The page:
Primedia Group editor-in-chief Katy Katopodis.

Sanef and the applicants submitted that BLF made fun of Police Minister Fikile's Mbalula's call to leave journalists alone.


The group has asked the court to interdict Mngxitama and BLF from harassing, intimidating, assaulting and threatening the journalists and editors over their reporting and analysis on corruption and state capture.

''The reason for the harassment is because they have carried on their work independently as journalists," Gallens's founding affidavit said.

“Each one of the journalists are senior professionals who in their area of reporting expertise have reported to the nation, objectively and independently on the political state of the South African economy and the corruption and maladministration consequent upon the alleged capturing of the national economy to further the interests of an elite few.”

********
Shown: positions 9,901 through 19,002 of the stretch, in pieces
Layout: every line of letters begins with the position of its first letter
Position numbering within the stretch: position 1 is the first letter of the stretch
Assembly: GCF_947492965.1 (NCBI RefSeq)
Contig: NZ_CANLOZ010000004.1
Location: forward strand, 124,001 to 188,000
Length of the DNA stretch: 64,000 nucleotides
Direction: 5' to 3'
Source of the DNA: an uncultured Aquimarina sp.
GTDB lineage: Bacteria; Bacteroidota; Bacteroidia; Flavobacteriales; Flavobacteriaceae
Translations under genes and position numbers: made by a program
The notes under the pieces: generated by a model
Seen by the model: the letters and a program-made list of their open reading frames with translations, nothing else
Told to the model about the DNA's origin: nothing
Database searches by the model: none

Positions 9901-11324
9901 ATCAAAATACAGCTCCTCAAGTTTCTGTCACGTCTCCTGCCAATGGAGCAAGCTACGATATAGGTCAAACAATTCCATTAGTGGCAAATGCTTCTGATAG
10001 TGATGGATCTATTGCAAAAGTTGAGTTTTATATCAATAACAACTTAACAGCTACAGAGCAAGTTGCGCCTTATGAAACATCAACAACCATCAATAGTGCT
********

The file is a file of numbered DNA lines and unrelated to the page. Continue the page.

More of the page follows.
She said the purpose of BLF's actions was to keep allegations regarding state capture and corruption out the public domain.

“The concerns around state capture are rife. Not a day goes by that we as South Africans are not faced with the pervasive impact of its corruption and maladministration. It is important that free and independent journalism is brought to bear on these reports because the media is also a catalyst of peace, dialogue and understanding, which will create the framework for the public to digest these reports within the bounds of the rule of law," the affidavit said.